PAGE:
Posted on Thursday, January 31st, 2013
Pretty much every human on Earth knows the signs of flu season – that time of year when, suddenly, everyone is coming down with a bad case of influenza. But did you know that the flu can be contracted by dogs as well? While you know how to take care of yourself, taking care of your dog and protecting him or her from the dangers of influenza can be tricky.
The flu that dogs contract, called canine flu or the subtype H3N8, according to the American Society for the Prevention of Cruelty to Animals, is a highly contagious viral infection that dogs will show symptoms of for anything from a week to a full month. It’s rarely fatal, and most of the symptoms are easily and quickly spotted, as they’re commonly respiratory, like kennel cough. In more severe cases, other symptoms may include sneezing, runny nose or even fever. H3N8 is often only fatal when combined with pneumonia or bacterial infections.
While people haven’t been known to contract H3N8 from their pets, the virus is contagious among dogs and spreads through the air. Understandably, this flu strain tends to show up and spread in areas where dogs live in large numbers and are close together. Since there’s no current cure for the canine flu, if your dog should come down with a case, keep him or her hydrated and comfortable and contact the vet as needed.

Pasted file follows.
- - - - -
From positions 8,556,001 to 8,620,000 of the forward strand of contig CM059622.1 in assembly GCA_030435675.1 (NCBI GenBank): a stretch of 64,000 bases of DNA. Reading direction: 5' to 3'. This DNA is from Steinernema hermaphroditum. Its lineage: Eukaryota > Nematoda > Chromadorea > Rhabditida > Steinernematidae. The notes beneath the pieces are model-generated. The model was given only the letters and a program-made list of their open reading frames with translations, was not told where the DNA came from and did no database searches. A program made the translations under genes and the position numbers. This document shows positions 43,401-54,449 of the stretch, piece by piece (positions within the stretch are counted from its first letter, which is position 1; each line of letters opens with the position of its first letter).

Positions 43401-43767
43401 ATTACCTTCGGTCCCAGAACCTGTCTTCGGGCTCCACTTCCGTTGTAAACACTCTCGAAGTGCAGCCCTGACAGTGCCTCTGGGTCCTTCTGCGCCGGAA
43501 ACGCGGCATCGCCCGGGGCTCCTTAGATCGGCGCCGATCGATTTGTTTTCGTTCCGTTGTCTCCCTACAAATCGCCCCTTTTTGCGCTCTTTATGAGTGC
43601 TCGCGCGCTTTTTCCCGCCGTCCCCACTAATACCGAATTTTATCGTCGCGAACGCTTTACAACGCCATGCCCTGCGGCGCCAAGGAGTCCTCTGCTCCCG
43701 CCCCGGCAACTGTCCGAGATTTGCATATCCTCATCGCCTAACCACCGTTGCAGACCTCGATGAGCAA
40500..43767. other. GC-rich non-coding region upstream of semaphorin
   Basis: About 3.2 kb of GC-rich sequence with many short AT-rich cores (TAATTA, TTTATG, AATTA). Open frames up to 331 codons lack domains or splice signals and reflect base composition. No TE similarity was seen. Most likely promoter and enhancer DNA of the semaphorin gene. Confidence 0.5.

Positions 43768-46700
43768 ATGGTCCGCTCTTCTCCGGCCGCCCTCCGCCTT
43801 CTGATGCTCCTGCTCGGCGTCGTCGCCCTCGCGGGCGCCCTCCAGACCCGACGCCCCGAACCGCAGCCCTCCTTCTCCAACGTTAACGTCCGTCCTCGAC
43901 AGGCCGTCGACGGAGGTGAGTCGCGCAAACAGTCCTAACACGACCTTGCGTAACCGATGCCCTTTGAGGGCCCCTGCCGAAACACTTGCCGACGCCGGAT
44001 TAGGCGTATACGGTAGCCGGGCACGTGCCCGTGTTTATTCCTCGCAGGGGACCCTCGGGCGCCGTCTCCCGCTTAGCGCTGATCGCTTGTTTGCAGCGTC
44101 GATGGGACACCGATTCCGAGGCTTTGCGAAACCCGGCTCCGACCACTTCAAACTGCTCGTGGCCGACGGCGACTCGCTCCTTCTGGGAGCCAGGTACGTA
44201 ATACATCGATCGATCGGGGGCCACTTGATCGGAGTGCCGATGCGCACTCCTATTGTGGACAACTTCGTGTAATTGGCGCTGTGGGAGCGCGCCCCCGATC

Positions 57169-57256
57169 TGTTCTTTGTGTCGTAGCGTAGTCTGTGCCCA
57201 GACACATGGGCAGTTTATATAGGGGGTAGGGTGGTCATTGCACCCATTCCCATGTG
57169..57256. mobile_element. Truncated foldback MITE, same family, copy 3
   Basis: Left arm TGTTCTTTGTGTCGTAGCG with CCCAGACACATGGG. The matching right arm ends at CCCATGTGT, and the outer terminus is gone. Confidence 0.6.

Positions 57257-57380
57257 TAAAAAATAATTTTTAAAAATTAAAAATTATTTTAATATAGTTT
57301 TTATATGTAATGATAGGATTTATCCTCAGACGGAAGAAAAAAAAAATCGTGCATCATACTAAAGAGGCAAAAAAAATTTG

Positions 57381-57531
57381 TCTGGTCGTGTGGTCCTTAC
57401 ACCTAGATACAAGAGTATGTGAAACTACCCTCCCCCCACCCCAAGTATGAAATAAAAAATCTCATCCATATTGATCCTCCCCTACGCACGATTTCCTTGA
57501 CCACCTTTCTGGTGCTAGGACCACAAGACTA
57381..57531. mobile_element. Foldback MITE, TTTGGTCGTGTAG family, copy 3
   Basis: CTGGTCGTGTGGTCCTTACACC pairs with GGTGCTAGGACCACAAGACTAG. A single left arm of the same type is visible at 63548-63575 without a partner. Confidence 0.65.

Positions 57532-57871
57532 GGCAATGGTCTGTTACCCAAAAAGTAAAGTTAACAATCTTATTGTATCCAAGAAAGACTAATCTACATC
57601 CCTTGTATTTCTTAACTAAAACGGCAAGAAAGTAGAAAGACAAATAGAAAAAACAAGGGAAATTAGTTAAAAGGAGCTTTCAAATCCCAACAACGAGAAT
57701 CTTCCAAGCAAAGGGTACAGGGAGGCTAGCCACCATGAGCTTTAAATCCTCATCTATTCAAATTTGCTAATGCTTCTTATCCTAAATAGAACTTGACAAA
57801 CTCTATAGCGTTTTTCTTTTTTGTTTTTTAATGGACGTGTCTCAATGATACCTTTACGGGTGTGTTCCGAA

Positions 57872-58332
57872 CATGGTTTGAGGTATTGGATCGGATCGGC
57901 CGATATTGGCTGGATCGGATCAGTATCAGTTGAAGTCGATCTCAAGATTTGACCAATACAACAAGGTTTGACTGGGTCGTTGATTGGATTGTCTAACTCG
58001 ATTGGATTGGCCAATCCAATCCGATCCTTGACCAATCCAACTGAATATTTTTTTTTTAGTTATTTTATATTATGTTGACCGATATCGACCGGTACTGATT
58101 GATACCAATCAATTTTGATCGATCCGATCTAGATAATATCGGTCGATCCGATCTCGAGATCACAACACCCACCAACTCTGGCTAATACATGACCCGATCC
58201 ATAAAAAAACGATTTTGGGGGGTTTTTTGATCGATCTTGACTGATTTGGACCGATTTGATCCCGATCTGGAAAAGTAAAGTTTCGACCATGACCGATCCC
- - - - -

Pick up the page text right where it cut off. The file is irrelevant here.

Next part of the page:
The best way to help your dog out is through prevention. Avoid dogs that are infected with the virus and, if your pet should come down with canine flu, steer clear of the dog park and let neighbors with pets know ahead of time. The canine flu, H3N8, is a relatively young virus and one that’s still mutating and changing. The Centers for Disease Control and Prevention (CDC) reports that a strain of the virus was known to exist in horses for more than 40 years, but it started affecting dogs around 2004 as a respiratory illness – specifically in Greyhounds – likely due to close-quarter living environments at dog tracks. According to the CDC, the virus has been identified by experts as “a newly emerging pathogen in the dog population.” Keep in mind that one of the best ways to keep your dog healthy is to stay aware and educated about health concerns, talk to your vet for further information. This content post is provided by the pet experts at Hartz.